Busy Mum Finally Secures her PhD
After completing her master’s degree more than 40 years ago, Dr Gill Hendry took on studies for a PhD in Statistics at the prompting of fellow tennis player and UKZN academic, Professor Delia North.
North, who is Dean and Head of the School of Mathematics, Statistics and Computer Science at UKZN, interacted with Hendry at tennis events over a period spanning more than 10 years.
Spurred on by North, Hendry eventually decided to embark on the final phase of her academic journey.
Hendry originally graduated in the 1970s with a Bachelor of Science degree majoring in Applied Mathematics and Mathematical Statistics from the University of Witwatersrand (Wits). ‘I continued with my Honours degree in Operations Research and was extremely fortunate to study under Paul Fatti, one of South Africa’s foremost statisticians,’ said Hendry.
‘After graduating, I joined the lecturing staff in the Department of Applied Mathematics, Computer Science and Mathematical Statistics at Wits and, while lecturing, completed my masters under Paul Fatti and Michael Sears – now a crime writer!’ said Hendry.
With marriage to Keith Hendry and the arrival of two children, Neil and Liesl, Hendry continued teaching Mathematics at secondary level, and later lectured on data analysis for postgraduate students at the Durban University of Technology and UKZN. ‘Once again, I was able to explore the pleasures of statistics,’ she said. ‘I pursued my doctoral studies only after my two children graduated from university.’
Hendry’s doctoral thesis was titled: “The Management of Missing Categorical Data: Comparison of Multiple Imputation and Subset Correspondences Analysis”.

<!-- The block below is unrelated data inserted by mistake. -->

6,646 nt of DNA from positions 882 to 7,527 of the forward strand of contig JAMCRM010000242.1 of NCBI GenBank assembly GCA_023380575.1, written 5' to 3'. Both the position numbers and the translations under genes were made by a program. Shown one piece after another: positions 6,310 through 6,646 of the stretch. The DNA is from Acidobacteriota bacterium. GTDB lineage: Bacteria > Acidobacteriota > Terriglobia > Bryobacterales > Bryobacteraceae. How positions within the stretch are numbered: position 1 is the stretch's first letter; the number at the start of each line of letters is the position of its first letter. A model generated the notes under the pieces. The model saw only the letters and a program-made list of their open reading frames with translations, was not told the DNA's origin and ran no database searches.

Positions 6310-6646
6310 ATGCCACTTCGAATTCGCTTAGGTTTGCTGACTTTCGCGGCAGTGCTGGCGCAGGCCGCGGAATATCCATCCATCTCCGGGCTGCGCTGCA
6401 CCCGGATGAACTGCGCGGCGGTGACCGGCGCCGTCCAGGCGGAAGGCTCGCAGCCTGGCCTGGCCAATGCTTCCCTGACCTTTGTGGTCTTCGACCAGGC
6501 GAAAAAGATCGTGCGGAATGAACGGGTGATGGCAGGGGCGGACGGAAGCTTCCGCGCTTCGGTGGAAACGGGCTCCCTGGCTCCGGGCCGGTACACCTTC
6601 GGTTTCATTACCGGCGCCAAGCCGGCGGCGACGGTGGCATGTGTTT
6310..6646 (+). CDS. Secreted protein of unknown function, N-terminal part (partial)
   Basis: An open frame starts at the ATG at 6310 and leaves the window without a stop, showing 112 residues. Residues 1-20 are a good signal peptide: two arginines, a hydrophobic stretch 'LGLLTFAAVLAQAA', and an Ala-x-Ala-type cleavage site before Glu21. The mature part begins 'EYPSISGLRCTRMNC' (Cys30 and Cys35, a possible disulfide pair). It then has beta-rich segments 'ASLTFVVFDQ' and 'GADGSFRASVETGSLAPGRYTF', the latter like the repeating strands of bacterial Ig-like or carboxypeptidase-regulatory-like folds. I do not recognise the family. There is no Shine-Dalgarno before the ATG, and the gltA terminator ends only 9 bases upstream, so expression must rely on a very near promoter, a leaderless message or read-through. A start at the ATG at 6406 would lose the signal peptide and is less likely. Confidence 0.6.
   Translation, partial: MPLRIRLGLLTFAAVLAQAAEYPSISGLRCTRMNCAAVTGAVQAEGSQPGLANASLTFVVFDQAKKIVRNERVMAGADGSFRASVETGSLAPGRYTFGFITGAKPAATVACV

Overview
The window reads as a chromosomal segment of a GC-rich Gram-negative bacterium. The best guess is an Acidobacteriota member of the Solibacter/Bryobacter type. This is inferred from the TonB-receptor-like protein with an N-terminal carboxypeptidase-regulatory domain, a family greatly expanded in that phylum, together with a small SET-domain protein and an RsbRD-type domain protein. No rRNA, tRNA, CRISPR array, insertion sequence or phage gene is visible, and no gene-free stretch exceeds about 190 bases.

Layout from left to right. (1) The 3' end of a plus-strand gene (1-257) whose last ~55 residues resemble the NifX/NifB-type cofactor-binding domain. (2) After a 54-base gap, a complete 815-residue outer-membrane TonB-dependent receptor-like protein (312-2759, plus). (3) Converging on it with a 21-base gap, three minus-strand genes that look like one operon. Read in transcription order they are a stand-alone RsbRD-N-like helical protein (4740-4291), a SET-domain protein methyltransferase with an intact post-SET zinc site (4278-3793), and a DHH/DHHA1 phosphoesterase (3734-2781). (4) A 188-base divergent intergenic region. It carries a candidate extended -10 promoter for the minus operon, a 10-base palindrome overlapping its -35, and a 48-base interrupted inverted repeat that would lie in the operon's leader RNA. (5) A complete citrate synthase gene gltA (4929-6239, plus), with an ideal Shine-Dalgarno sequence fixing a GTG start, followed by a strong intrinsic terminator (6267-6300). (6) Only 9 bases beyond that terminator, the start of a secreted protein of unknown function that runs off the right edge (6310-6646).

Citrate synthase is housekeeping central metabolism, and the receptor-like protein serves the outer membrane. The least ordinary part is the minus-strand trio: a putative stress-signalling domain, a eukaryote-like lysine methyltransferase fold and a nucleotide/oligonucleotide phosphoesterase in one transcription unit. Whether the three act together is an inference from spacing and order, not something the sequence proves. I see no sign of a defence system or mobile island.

In 2004, Hendry had investigated the relationships in a set of asthma severity data gathered specifically for a study on the effects of air pollution on the respiratory health of children in the South Durban basin.
Hendry soon realised that a challenge to this data set was the missingness present. (In Statistics, missing data, or missing values, occur when no data value is stored for the variable in an observation. Missing data are a common occurrence and can have a significant effect on the conclusions that can be drawn from the data.) Hendry decided to focus her attention on ways to analyse categorical data that suffers from missingness. Two methods (Multiple Imputation and the Subset Correspondence Analysis) were studied and their methodologies and results compared.
Multiple imputation is a relatively modern method for handling missing data. ‘The practical challenge in the application of multiple imputation, that was previously undocumented, was the identification of interactions needed for the imputation model. On the one hand, the data was needed to identify relevant interactions; on the other hand, the interactions are needed to impute the data. This dilemma was explored and a possible solution presented.’
Subset correspondence analysis is also a relatively new method. Dr Hendry stated: ‘Although applications to subsets of data have been published, its use on data with missingness was not well documented. Apart from applying this method to the asthma data, I showed how interactions could be included in an analysis with subset correspondence analysis. I further examined the effect that different missingness mechanisms have on subset correspondence analysis.’
Hendry’s study also identified the relationships between asthma severity and various environmental, behavioral, socio-economic and genetic factors.
Hendry plans to continue her research in the missing data field which she identified during her PhD studies. ‘I hope that I can use my knowledge from my work so that others can benefit from my experience in this field,’ she said.
‘While there were times of frustration, the excitement of achieving small steps in the process far outweighed the negatives. I was extremely lucky that I had the support of my family and friends and it was rather special to be doing postgraduate studies at the same time as both my children,’ said Dr Hendry.